Of the three I tried, Dreamhost was by far my favorite. They have their own custom control panel that seems tailored towards the technical crowd with plenty of options in terms of managing all of your services. They even had an option to run your own Jabber server. How cool is that?? All the other stuff I wanted, such as shell access, was also there. Speed was the best of the 3; my site was much more responsive on Dreamhost. If you take a look at some of their employee profiles, you’ll see it’s the kind of company that appeals to the geek crowd.
So, why am I back on WordPress.com? Primarily because the host I wanted most, Dreamhost, was slightly too expensive for my taste. This blog is a hobby, and I can’t justify putting down $275 up front for a 3 year hosting plan just for a hobby. Yes, I could get a shorter term plan that’s cheaper up front, but my feeling is if you’re going to commit to a website, you do it long term.
This whole process has gotten me to re-evaulate what is most important to me for a blog:
- I primarily just want to write stuff sometimes, and I want it to look decent while being easy to read.
- The stuff I write about is usually technical in nature, so things like SyntaxHighlighter are nice to have. I later found this is built into WordPress.com by default. :)
- I want to have the posts publicized to social networking sites, primarily Twitter.
- A reliable host with decent speed.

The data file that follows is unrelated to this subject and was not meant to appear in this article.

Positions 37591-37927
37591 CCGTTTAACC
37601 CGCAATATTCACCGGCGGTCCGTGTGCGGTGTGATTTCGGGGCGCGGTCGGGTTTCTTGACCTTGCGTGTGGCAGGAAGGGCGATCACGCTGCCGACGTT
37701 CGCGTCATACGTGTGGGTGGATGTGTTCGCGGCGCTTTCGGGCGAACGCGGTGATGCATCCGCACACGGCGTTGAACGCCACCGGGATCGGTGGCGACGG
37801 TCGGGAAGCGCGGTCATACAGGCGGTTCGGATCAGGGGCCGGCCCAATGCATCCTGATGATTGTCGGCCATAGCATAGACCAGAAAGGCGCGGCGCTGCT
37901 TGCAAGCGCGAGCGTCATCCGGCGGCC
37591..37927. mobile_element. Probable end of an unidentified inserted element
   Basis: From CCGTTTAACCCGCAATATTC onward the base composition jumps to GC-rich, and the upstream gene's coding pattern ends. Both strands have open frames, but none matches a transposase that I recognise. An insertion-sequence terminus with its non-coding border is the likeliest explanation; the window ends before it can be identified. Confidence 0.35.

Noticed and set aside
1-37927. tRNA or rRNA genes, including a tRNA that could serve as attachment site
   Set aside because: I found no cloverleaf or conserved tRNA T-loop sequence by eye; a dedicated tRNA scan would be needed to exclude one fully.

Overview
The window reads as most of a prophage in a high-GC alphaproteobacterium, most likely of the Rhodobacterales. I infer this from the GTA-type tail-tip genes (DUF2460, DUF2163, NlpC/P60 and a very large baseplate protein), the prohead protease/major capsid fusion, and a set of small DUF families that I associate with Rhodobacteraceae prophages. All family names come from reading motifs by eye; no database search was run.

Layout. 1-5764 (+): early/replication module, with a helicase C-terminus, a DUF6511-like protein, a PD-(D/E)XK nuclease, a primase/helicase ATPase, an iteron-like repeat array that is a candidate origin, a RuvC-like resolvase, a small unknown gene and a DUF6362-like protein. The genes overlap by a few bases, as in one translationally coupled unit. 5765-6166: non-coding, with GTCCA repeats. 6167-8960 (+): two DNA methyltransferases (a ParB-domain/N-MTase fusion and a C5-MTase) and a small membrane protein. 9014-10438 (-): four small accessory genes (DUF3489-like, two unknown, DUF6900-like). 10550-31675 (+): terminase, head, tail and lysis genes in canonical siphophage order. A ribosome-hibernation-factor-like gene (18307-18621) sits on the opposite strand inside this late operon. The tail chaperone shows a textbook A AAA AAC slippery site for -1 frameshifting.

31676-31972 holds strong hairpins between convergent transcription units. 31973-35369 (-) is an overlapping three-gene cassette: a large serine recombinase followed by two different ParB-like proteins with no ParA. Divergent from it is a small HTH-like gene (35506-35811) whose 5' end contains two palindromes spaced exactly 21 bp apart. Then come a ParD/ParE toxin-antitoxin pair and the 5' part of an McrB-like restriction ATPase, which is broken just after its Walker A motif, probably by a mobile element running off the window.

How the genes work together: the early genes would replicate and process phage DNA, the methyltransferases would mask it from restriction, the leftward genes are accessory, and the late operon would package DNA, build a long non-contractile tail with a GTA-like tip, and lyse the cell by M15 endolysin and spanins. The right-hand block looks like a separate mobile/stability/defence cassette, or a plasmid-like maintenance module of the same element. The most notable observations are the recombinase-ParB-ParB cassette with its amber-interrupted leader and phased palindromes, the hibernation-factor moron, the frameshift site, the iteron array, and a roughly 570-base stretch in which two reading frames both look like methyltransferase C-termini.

One of the appeals of using my own hosting plan was the wide array of themes I could chose from. This kinda backfired. While I could use a lot more themes, I didn’t find any that I really liked out of the box. Any one I used would require customization to get it to look how I wanted, and that would take time I didn’t have. That’s why you’ll notice at the time I posted this, I’m using the default WordPress theme Twenty Ten with only a modified banner. I’m fine with that (at least for now).
Another appeal was having the blog on my own DNS name. I still want that, but WordPress.com has that option for $14 a year, and I can get the name for $10 a year. All of a sudden that $100 a year hosting plan is starting to look less and less attractive.
Ideally, I’d want a VPS from the likes of MediaTemple or Linode. It would give me all the flexibility and control I wanted, and the reliability of being on an optimal network and hosted in a datacenter. However, I definitely can’t justify $30 a month, no matter how much control it gives me. Maybe one day.
For now, I’m back on WordPress.com and I’ve canceled all of my shared hosting plans. I still have my domain name from the Bluehost registration, which I’ll have for another year per their TOS. I’ll be pointing the name to this blog, and I may transfer it to a different registrar at some point. If I ever get the urge to have “more control” over a website to tinker, I’ll probably do something like set up a VM on my workstation downstairs and use DynDNS with it, and maybe even upgrade my cable plan. It wouldn’t be wicked fast, but I’d bet it would be as fast as those bargain-basement shared hosting plans. It’ll at least be enough to satisfy my tinkering urge. :)